WASHINGTON - Mitt Romney's trip abroad was meant to illustrate his command of the international stage as he aims to deny U.S. President Barack Obama a second term in November.
Instead, there was this headline Thursday adorning one of the biggest and most respected newspapers in Great Britain, the Guardian: "Mitt Romney's Olympics blunder stuns No. 10 and hands gift to Obama."
The Guardian even featured a live blog devoted to Romney ridicule.
"Romney in London," read one Tweet highlighted on the blog. "Come on. We needed this. It's a little comic relief. Kind of like Mr. Bean, only he's an American."
Indeed, Romney's visit to the country considered America's closest ally has been a veritable public relations disaster, one that immediately got off to a bad start when an unnamed adviser told the Daily Telegraph that the candidate's "Anglo-Saxon heritage" means he can forge closer ties with Britain than Obama.
As Romney tried to distance himself from those remarks, the Republican presidential hopeful set off another firestorm when he suggested London wasn't properly prepared for the Summer Games.
"You know, it's hard to know just how well it will turn out," he told NBC News on Wednesday.
"There are a few things that were disconcerting, the stories about the private security firm not having enough people, supposed strike of the immigration and customs officials; that obviously is not something which is encouraging."
He even raised concerns about the Olympic spirit of the British, asking: "Do they come together and celebrate the Olympic moment? That's something which we only find out once the Games actually begin."
Prime Minister David Cameron was not amused.
"You're going to see beyond doubt that Britain can deliver," a testy Cameron told reporters on Thursday.
"We are holding an Olympic Games in one of the busiest, most active, bustling cities anywhere in the world. Of course it's easier if you hold an Olympic Games in the middle of nowhere," he said in apparent reference to the Salt Lake City Olympics managed by Romney in 2002.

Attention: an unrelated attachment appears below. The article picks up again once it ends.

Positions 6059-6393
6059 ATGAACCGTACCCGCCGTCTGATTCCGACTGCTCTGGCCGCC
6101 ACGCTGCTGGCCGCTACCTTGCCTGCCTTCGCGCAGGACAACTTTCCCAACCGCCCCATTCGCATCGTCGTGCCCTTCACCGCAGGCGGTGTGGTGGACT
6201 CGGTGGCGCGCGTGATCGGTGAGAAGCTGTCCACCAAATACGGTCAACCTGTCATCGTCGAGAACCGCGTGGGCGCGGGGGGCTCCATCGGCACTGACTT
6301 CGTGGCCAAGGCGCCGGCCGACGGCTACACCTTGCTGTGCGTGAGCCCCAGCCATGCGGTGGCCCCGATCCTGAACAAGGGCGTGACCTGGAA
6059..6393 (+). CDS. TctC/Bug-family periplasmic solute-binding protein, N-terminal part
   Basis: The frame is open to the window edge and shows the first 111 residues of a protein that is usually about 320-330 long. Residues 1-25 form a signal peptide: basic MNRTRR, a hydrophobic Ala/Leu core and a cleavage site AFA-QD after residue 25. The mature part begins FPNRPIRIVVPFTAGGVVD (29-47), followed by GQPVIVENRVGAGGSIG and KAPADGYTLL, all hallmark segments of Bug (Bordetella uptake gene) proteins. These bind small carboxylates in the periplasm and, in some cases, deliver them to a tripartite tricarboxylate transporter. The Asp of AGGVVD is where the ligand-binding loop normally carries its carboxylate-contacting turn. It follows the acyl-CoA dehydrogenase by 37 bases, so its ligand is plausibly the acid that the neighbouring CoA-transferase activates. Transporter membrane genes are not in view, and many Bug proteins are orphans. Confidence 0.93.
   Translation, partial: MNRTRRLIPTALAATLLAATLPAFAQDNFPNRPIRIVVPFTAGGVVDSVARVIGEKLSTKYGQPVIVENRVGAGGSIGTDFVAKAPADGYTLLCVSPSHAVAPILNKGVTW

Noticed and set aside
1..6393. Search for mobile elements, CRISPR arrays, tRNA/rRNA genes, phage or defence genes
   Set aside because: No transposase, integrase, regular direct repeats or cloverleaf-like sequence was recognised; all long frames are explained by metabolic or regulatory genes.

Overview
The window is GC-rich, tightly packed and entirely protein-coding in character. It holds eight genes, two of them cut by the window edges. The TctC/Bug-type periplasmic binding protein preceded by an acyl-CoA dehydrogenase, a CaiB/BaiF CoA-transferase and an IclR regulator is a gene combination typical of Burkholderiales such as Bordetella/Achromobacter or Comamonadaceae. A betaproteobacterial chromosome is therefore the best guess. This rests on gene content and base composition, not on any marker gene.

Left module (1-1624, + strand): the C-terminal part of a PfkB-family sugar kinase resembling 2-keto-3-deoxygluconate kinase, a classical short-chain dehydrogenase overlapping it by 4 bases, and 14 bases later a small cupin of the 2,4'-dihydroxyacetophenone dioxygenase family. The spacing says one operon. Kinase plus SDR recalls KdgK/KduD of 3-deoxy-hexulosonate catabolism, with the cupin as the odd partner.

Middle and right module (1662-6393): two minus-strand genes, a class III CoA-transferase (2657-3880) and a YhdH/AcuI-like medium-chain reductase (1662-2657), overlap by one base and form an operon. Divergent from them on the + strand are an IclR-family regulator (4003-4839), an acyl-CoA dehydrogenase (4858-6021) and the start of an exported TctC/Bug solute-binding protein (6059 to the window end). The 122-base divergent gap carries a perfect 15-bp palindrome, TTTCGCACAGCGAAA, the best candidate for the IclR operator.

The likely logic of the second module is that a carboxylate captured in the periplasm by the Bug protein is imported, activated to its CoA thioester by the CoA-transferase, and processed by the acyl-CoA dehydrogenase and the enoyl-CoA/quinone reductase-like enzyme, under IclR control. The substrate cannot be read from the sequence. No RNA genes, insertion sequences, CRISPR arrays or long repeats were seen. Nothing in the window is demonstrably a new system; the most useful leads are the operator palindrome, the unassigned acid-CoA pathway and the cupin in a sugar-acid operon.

London Mayor Boris Johnson joined in on the pile-on on the eve of the Games' opening ceremonies later Thursday.
"There's a guy called Mitt Romney who wants to know whether we're ready. Are we ready? Are we ready? Yes we are!" Johnson told a cheering crowd of about 60,000 people in Hyde Park.
During a 45-minute meeting at 10 Downing Street earlier Thursday, Cameron reportedly raised his dismay about the remarks. Romney emerged from the meeting with a decidedly different tone.
"I am very delighted with the prospects of a highly successful Olympic Games," he said. "What I have seen shows imagination and forethought and a lot of organization and I expect the Games to be highly successful."
The White House, meantime, made a point of highlighting the president's "full confidence" in Britain's ability to host a secure Olympics.
"In keeping with our special relationship, the president also made it clear that he has the utmost confidence in our close friend and ally, the United Kingdom, as they finalize preparations to host the London Olympics," said White House press secretary Jay Carney.
And yet Romney's gaffes didn't stop at the Olympics. He also mentioned meeting with the head of the top-secret MI6 British intelligence agency, something considered a protocol lapse.
Even the right-wing British media were critical.
"Who invited him?" asked the The Daily Mail, going on to call Romney's British visit "humiliating."
The paper's political editor, James Chapman, provided a Twitter play-by-play of Romney's very bad day. The most damning came from Chapman's Whitehall sources, whom he said branded the candidate "worse than Sarah Palin."
There was still more. Romney was also described as "devoid of charm, warmth, humour or sincerity,'" Chapman tweeted.
The Daily Mail also reported on what it considered another gaffe, calling it "cringe-worthy" when Romney referred to British opposition leader Ed Miliband as "Mr. Leader" after the two men sat down for their own meeting. Other media suggested Romney had forgotten Miliband's name.
Times of London columnist Janice Turner wondered how Romney will manage trips to actual troublespots.
"So Mitt Romney disses our Olympics. We're the Special Relationship, the easypeasy bit of US foreign relations. How will he deal with China?" she Tweeted.
Romney has also raised eyebrows for a fundraiser Thursday night that was expected to attract employees of Barclays bank, the first financial institution to confess to manipulating a key market index.
Bob Diamond, the disgraced former head of Barclays, was slated to host the fundraiser but has since cancelled. Barclays has been fined US$453 million by American and British authorities.
After attending the opening ceremonies of the London Games on Friday, Romney might be relieved to see the last of Great Britain when he heads to Israel on Saturday. He'll then visit Poland on Monday, meeting in both countries with public and private officials.